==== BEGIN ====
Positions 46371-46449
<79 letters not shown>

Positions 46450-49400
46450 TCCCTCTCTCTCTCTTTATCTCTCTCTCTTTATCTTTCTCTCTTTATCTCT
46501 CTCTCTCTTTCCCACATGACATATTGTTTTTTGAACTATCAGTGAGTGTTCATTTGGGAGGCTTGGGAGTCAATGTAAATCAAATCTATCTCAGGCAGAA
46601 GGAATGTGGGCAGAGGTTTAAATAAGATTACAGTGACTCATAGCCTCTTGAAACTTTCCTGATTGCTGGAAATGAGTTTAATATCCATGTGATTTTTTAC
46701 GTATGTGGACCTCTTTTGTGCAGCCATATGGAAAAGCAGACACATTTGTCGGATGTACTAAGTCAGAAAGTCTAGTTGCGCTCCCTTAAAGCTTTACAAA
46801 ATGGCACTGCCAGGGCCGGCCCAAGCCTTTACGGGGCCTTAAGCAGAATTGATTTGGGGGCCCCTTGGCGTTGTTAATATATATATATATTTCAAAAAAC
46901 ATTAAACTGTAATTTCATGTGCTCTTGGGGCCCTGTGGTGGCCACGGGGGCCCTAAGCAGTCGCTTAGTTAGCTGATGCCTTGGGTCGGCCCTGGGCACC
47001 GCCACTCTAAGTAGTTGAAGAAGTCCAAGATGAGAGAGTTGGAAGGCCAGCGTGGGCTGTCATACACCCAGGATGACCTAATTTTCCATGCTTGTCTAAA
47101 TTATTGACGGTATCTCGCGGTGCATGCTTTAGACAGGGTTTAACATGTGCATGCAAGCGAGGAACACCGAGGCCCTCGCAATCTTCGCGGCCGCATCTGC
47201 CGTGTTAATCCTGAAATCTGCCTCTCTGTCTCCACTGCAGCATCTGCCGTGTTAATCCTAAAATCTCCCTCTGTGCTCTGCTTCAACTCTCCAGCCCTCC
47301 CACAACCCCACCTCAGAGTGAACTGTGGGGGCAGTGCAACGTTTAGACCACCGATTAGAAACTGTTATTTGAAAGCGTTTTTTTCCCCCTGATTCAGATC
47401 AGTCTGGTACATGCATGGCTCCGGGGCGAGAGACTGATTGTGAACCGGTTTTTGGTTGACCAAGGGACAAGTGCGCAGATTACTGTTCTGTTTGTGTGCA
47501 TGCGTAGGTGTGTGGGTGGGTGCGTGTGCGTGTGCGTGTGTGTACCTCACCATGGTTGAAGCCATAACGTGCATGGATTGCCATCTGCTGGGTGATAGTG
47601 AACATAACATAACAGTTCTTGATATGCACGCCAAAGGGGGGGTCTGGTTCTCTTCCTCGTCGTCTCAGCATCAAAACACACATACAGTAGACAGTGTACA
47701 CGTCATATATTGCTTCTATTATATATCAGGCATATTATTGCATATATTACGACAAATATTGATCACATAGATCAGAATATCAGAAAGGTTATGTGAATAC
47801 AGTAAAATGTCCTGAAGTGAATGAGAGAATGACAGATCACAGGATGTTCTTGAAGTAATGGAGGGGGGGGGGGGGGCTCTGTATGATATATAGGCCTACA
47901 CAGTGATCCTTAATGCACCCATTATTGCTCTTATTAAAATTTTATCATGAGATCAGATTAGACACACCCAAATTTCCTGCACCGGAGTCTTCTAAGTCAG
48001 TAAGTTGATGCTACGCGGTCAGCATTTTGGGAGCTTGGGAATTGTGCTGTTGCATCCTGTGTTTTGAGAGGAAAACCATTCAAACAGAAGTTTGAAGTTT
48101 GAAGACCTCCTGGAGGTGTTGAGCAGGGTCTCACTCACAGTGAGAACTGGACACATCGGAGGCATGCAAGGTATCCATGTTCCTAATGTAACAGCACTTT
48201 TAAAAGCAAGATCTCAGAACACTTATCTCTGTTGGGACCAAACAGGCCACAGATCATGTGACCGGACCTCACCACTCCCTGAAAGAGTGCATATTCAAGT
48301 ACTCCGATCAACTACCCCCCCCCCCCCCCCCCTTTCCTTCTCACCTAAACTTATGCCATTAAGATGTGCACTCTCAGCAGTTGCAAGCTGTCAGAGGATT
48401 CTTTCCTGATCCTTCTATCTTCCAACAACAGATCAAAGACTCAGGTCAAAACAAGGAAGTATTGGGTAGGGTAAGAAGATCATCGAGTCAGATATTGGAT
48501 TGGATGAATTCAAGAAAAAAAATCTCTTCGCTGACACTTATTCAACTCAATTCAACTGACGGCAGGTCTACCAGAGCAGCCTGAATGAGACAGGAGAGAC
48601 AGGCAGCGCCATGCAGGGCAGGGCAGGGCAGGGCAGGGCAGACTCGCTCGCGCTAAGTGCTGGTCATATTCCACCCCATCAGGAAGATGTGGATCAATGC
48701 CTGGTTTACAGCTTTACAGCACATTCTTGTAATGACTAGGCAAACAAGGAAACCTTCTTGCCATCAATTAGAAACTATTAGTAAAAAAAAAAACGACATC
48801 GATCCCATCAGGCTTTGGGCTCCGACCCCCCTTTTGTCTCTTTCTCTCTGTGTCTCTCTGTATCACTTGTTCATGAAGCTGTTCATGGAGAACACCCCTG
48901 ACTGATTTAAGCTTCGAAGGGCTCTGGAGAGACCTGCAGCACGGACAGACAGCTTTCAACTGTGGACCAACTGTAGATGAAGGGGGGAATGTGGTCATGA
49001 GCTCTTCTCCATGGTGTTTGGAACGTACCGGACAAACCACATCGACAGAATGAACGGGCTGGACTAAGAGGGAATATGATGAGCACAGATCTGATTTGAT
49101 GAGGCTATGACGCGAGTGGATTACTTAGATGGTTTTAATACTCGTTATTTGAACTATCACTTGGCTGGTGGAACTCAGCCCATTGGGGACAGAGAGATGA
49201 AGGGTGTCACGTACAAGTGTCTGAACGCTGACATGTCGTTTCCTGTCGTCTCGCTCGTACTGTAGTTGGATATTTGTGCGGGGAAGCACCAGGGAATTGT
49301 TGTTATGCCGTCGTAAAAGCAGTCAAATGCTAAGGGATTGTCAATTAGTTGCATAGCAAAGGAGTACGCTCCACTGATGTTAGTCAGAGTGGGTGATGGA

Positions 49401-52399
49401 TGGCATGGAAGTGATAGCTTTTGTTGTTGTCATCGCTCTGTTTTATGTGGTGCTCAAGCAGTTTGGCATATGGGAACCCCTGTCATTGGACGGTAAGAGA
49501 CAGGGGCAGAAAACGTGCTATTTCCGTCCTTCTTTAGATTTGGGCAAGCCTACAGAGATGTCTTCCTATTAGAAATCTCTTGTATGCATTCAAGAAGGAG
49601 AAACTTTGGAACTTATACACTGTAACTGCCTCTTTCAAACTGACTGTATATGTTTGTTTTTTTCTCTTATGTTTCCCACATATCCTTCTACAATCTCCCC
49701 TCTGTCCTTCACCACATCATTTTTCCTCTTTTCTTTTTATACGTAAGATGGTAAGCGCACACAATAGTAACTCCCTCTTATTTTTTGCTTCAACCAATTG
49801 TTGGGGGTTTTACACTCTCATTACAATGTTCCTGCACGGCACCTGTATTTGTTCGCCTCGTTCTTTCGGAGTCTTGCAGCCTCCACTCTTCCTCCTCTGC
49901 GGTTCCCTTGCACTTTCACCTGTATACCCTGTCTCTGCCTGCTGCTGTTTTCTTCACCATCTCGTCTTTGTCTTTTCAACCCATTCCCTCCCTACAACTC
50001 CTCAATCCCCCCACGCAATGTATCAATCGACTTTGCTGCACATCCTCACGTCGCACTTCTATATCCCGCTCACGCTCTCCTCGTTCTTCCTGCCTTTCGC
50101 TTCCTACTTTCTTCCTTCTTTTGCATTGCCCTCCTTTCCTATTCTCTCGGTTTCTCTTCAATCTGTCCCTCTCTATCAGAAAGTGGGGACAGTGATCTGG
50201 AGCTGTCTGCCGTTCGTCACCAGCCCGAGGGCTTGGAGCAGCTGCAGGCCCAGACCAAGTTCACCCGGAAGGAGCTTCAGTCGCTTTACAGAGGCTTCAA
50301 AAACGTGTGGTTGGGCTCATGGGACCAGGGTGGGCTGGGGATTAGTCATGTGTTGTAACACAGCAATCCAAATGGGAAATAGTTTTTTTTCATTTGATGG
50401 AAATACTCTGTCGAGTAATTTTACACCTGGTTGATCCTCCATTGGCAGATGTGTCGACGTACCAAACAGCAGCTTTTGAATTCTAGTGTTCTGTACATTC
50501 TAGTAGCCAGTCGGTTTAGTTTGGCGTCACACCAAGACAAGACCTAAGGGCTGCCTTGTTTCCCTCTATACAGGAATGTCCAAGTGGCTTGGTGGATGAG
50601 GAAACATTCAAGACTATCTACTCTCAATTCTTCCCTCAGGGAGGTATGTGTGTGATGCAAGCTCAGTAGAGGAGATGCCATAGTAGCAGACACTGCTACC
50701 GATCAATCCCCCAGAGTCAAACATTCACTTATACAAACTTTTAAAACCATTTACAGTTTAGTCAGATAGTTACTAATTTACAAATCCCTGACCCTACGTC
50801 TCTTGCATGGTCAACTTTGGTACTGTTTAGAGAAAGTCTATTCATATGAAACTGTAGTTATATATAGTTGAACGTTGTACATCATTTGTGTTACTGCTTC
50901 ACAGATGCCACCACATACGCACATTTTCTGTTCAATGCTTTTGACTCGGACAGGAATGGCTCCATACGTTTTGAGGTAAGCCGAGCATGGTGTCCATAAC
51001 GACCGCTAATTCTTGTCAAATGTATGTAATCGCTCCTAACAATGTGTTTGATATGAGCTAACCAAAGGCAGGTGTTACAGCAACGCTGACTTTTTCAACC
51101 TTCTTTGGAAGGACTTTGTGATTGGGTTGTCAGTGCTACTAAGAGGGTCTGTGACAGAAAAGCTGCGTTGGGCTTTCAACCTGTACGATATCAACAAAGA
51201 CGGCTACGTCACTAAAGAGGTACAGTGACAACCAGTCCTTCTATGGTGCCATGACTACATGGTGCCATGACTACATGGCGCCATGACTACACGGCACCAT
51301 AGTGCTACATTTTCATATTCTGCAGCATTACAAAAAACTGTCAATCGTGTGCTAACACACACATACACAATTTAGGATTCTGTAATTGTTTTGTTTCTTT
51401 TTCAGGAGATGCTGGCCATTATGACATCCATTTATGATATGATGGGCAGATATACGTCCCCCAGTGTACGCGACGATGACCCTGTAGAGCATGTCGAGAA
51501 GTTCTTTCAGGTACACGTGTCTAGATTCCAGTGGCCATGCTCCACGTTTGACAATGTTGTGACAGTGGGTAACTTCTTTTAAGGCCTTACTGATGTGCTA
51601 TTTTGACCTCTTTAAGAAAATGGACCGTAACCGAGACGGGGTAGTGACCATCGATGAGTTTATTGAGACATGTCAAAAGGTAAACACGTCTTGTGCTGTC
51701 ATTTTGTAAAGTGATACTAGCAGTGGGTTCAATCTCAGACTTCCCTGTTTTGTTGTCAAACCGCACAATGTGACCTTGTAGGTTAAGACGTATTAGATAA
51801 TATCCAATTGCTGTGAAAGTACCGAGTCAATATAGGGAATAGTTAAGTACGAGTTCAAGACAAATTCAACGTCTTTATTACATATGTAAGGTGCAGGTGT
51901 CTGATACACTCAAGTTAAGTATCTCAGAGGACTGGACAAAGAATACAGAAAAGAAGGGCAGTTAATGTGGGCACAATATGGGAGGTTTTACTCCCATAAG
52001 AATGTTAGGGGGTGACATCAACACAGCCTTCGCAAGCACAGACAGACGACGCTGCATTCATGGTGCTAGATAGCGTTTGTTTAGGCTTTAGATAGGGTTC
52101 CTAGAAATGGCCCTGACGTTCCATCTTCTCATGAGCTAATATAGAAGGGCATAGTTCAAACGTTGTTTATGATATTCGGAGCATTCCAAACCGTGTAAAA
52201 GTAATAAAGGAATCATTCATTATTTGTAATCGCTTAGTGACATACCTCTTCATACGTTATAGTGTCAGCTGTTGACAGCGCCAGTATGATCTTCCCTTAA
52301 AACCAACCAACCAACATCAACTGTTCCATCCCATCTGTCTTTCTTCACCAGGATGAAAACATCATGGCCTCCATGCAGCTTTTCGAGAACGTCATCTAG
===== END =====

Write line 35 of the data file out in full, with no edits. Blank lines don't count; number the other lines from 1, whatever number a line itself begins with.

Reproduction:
49401 TGGCATGGAAGTGATAGCTTTTGTTGTTGTCATCGCTCTGTTTTATGTGGTGCTCAAGCAGTTTGGCATATGGGAACCCCTGTCATTGGACGGTAAGAGA